Date   

Re: LV 63xxx

Ed Hawkins
 

On Feb 25, 2015, at 8:33 PM, ron.merrick@fluor.com [STMFC] wrote:

One car in particular has a feature I'm checking on.  The LV 40'
boxcars numbered in the 63xxx (sorry, don't know the precise series
because I'm away from home) look in the photos I've found pretty much
like the Branchline model (Branchline 1606, to be precise).  There are
six photos on rr-fallenflags.org.

There are the expected lettering updates.  Some carry a prominent FOR
FLOUR LOADING ONLY stencil.  I presume these cars were built as
general service XM and only later were assigned to flour service.

There is one difference between these cars and a standard Branchline. 
Every picture shows what I can only call an A-Line offset sill step at
each corner, without a sill corner extension.  I know Santa Fe was
fond of these, but my question is, was this an as-built or a later
modification?

I also see roping staples on the bolster sill ends, offset toward the
center of the car, but I'm used to adding these.
Ron,
The LV 40'-6" box cars in question were numbered 63000-63999, 1,000
cars built by Bethlehem Steel Co. (DF 147) in 1950. The BSC builder's
photo of 63000 shows a build date of 8-50 while LV 63542 was built
9-50. The Branchline Trains model is generally accurate for these LV
box cars, however, the prototype cars lacked the four sill tabs under
the ladders. These should be removed as well as the portion wrapping
around the lower corners of the ends (the area where push-pole pockets
are typically located).

The cars followed the 10'-6" postwar A.A.R. design having 10-panel
riveted sides, 7'-wide door openings, Improved Youngstown Steel Doors,
Improved Dreadnaught Ends (1948-1954 IDN version having a top
rectangular corrugation), and diagonal panel roofs. Also used on all
cars were Ajax hand brakes, Apex Tri-lok running boards & brake steps,
and A-3 Ride control trucks originally with A.A.R. cast iron wheels.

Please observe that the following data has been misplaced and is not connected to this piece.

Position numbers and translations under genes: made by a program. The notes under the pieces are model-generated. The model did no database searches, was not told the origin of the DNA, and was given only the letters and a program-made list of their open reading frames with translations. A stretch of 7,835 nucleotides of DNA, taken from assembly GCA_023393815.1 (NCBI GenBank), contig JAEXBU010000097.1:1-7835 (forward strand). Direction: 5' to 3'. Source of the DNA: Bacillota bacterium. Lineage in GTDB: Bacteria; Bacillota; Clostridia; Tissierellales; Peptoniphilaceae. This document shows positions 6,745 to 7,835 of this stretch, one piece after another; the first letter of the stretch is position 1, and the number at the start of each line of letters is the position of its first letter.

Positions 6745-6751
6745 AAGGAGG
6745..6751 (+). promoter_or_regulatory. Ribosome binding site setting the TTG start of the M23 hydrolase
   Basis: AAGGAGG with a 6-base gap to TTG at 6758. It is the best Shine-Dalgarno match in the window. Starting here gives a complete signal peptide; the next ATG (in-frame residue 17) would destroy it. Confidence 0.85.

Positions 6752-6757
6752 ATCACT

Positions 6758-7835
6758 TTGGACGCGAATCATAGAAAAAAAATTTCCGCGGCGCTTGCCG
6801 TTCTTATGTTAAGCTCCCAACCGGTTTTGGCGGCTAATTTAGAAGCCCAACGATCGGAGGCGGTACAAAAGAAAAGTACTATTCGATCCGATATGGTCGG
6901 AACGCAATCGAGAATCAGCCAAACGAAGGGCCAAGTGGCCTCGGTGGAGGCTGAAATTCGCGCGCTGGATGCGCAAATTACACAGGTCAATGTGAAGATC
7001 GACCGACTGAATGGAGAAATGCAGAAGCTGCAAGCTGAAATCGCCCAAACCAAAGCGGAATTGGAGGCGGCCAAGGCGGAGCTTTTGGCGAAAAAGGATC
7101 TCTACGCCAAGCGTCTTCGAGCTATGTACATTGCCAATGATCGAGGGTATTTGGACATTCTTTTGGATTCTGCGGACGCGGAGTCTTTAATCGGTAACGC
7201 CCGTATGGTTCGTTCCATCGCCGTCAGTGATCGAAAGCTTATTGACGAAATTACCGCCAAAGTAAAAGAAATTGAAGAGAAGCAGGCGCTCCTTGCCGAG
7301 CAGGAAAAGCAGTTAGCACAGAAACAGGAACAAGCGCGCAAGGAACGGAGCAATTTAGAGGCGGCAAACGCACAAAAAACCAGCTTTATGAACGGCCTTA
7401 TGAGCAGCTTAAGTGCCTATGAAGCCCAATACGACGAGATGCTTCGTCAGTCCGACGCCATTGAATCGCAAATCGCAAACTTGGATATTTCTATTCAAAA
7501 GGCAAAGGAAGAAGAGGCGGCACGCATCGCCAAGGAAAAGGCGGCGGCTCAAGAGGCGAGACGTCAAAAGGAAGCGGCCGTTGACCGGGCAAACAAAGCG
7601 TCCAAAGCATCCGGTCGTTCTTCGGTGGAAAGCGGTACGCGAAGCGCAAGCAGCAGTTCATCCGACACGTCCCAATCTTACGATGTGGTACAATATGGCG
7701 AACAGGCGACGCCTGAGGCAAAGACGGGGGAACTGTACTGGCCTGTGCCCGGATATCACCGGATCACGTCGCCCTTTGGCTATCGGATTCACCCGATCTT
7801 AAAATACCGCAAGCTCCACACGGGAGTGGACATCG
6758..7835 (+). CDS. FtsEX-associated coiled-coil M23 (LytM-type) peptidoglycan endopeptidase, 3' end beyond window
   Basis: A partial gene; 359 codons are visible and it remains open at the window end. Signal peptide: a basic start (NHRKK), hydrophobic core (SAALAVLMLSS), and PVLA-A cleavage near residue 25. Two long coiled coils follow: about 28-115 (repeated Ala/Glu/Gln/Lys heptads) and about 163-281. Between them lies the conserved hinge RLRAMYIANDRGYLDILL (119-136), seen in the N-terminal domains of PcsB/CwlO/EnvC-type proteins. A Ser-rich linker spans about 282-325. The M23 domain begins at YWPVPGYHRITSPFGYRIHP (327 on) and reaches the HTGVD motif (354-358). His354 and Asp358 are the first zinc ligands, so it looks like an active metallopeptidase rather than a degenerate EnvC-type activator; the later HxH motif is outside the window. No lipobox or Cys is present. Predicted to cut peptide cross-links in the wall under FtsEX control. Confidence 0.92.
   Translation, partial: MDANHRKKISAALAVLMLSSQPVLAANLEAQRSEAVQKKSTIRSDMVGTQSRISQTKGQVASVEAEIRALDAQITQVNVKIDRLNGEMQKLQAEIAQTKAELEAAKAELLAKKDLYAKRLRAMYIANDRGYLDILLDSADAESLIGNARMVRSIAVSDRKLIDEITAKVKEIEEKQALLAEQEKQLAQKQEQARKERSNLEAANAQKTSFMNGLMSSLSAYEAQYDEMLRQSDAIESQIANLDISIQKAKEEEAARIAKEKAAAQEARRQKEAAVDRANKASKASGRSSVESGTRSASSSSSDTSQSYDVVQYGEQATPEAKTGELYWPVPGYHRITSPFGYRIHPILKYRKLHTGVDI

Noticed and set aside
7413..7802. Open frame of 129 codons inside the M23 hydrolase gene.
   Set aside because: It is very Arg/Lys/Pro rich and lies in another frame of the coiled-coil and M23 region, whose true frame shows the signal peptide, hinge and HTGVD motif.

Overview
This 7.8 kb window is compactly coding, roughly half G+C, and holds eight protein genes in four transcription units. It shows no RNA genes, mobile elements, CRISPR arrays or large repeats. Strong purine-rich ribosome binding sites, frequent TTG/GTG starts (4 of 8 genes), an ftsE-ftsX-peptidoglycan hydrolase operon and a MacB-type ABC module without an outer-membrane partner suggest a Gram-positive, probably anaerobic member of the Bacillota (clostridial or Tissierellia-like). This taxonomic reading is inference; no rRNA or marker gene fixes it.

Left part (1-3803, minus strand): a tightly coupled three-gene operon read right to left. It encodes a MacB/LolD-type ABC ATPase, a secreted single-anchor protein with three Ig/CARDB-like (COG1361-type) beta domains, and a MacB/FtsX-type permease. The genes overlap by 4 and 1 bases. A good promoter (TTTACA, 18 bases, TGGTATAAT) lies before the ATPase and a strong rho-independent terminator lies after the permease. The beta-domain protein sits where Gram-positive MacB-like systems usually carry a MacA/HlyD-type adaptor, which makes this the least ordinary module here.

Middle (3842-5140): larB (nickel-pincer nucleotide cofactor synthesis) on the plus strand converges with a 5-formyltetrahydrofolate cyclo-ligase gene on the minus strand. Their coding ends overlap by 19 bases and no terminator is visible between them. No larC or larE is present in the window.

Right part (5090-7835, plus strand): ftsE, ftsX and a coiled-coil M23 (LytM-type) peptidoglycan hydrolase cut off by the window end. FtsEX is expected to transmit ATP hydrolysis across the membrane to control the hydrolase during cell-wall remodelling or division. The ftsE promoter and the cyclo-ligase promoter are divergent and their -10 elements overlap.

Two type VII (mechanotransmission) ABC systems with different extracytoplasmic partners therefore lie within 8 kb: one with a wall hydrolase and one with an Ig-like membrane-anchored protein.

Side and end ladders had 7 rungs.

New cars also came with roping staples mounted to the bolster tabs and
offset towards the ends (like is shown in the fallen flags photo of
repainted LV 63102 taken in 1966). The sill steps were the A-Line Type
C.

The builder's photo (not a great photo) was published in the 1957 Car
Builders' Cyclopedia, page 79. Bob's Photo offers LV 63542, side view
in original paint taken by Col. Chet McCoid, 11-13-54, San Diego.
Regards,
Ed Hawkins


Re: Digital Images - Uni versity of Kentucky’s Digital Li brary

thecitrusbelt@...
 

No, not the same car.

Look at the right end of each car where the Inside Length is stenciled.

The "40-6" lines-up differently on the boards.

Bob Chaparro

Hemet, CA


Re: HELP ON TOOL ARTICLE

Scott H. Haycock
 

Bill,

The June 2008 issue has an article on building a movable fence. Is that what you're looking for?

Scott Haycock


 

A number of years back there was an article in RMC concerning
making an X-Y table for the Northwest Shortline riveter. Does
anyone recall what issue this appeared in?

Thanks in advance for any help.

Bill Pardie



Re: Rock Island airslides

Tim O'Connor
 

Scott

I have no evidence of a "pool" in this case -- But there is a very
legible assignment stencil on the Rock Island airslide, and it's assigned
to C&H in Crockett. The car was built in 1957 and the photo was taken in
the 1950's -- reporting marks GACX 43034.

Tim O'




Scott Chatfield wrote:

Two points: I thought was Crockett was a sugar _beet_ refinery. Did C&H also bring  in raw cane from their Hawaiian operations to be refined there? Or was sugar cane
also grown in the Sacramento delta? I thought that was too far north for cane.

       You thought wrong. The C&H 1950s slogan, "Pure Cane Sugar from Hawaii" should tell you what you want to know. The Crockett refinery has since 1906, and still does, process cane sugar exclusively, today over 700,000 tons a year.
       There are indeed sugar beets grown (or were grown) in several parts of California, but they did not go to C&H.

A foreign road assigning cars to a shipper is an example of a car pool. When did pools start? I thought the earliest were around 1960. Autoparts pools are the best
known, but there were other pools, especially serving the big packaged food companies.

        There were pools in the late 1930s, largely agreed by one-on-one agreements, serially among all the roads involved. By 1949, the more familiar kind of pool, in which all participating railroads agreed to a single document, and specific numbers of cars were committed by each pool member, became important for several things, most famously auto parts.

Tony Thompson


HELP ON TOOL ARTICLE

WILLIAM PARDIE
 

A number of years back there was an article in RMC concerning
making an X-Y table for the Northwest Shortline riveter. Does
anyone recall what issue this appeared in?

Thanks in advance for any help.

Bill Pardie


LV 63xxx

mopacfirst